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With Service Pack 7, Transit NXT offers the option to translate subtitles for films, corporate videos and presentations. Traditionally subtitling has fallen outside of the scope of translation memory packages, perhaps as it was thought to be too creative a process to benefit from the features such software offers. However, with online video becoming an increasingly important part of the business marketing mix, many companies are looking to maintain consistency of terminology and style right across their published output, as well as wanting to make the most of their previously translated material. Well, now they can. And any Transit user can now produce professional translated subtitles with no previous subtitling experience.
In this tooltip we will see how to use the Dual Concordance search feature offered by Transit NXT. This feature is extremely useful for translators as it provides a wide variety of options to search for a specific term or a phrase in the reference material or in the file currently being translated. As the name 'dual' suggests, you can search for both source and target language term/phrase. You can also personalize the dual concordance search settings.
The Proofreading mode is very useful for you as a reviewer or a project manager to review a translated file. Working in the Proofreading mode allows you to review specific segments of a file in which segments have been assigned different statuses. You can of course use the segment filter provided by Transit NXT, but the Proofreading mode automatically takes you to those segments that have to be reviewed instead of you having to filter segments manually.
In this tooltip, we shall see how to create and work with project templates. Project templates are extremely useful if you have to repeatedly create projects with the same settings. Imagine you have to frequently translate MS Word documents from English into 4 different target languages for a specific client. You always use the same reference repository, the same dictionaries, the same pretranslation and segmentation options etc.
In this tooltip we will see how to work with translation and reference extracts. Working with extracts helps reduce the size of the project files to be translated which is of great advantage if you have to send across projects for translation. You can create translation extracts as well as reference extracts. Let's learn how to create extracts and also see how we can benefit from them.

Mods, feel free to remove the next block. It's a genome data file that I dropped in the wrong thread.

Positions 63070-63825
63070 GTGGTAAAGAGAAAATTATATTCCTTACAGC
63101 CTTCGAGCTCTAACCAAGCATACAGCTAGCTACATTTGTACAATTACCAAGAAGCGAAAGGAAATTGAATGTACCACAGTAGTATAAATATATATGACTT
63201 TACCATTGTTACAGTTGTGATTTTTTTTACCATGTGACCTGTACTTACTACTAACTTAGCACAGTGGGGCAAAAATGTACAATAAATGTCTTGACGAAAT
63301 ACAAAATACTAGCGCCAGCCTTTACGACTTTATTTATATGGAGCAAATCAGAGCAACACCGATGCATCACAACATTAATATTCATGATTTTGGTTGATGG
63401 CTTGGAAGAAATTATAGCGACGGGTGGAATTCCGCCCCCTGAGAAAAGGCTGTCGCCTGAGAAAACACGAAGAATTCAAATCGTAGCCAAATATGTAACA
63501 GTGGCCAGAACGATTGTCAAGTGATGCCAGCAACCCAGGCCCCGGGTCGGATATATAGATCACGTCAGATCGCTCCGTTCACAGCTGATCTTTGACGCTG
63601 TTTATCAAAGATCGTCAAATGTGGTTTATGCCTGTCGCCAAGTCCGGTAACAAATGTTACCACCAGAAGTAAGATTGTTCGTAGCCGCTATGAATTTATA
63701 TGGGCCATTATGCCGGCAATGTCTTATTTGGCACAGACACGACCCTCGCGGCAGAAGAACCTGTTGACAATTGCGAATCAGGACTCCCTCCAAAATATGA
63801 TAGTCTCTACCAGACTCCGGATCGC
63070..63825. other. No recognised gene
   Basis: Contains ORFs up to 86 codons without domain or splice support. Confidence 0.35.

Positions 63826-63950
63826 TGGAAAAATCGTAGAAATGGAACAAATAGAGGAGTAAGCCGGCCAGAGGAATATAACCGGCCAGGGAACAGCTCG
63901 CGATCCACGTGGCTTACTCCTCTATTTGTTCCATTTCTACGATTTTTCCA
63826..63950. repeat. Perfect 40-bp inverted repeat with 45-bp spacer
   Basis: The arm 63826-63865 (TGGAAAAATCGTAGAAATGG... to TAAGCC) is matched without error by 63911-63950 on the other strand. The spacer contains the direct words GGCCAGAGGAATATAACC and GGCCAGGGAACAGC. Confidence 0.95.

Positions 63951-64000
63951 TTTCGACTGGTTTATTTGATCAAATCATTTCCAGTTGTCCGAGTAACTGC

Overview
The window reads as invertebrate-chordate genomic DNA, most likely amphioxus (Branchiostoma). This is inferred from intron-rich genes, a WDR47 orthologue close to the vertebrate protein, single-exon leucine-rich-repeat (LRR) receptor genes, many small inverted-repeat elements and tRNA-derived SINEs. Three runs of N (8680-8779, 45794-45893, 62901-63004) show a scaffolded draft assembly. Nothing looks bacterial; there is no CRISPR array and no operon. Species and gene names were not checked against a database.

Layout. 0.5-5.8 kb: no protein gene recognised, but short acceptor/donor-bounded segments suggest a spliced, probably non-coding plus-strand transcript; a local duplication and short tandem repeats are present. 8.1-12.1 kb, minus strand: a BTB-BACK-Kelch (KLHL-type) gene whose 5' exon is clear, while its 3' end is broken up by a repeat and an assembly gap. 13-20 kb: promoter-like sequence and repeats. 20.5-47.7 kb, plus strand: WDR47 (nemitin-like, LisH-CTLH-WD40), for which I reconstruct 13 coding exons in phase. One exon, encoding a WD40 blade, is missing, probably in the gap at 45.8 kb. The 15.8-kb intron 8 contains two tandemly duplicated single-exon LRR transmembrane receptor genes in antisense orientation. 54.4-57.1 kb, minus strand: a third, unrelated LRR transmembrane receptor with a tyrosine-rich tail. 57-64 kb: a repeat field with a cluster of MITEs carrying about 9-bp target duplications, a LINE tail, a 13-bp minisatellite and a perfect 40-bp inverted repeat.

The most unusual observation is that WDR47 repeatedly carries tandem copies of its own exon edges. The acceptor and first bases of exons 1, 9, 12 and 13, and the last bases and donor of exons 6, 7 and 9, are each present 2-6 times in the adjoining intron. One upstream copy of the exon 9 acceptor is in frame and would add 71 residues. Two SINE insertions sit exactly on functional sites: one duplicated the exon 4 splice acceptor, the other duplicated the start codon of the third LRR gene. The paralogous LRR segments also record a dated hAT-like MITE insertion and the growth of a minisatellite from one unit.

In the previous tooltip, we saw how to insert markups 'on the fly'. Let's explore some more options for making sure that all markups are in place before exporting the document. Transit NXT provides you with an option of checking markups after translation.
The segment filter in Transit NXT is a very handy feature that allows you to show or hide subsets of a document. As a translator, for example, you can display only the segments with a very high fuzzy match value and translate these first, a procedure that will boost your productivity. Or as a proof-reader or project manager, you may want to first look at the segments that contain translator's queries in the notes window.
Translating into R2L languages like Arabic, Hebrew, etc. requires special care, especially when some segments are bidirectional, i.e., they contain both R2L and L2R sequences of text like the one shown below:
Sometimes, a project has to be split up between several translators so as to be able to meet the deadline, with the result that internal repetitions might be translated inconsistently by different translators. Transit's Internal Repetition Revision Mode enables you to solve that problem by revising all repeated ocurrences of segments throughout the entire publication.
Terms form the conceptual skeleton of a technical publication. Their correct use is vital for the understanding of a technical text. Likewise, correct and consistent use of the right target-language terminology is one of the corner stones of a good technical translation. But even if terminological dictionaries were used during a translation project, terminological errors or inconsistencies might still occur.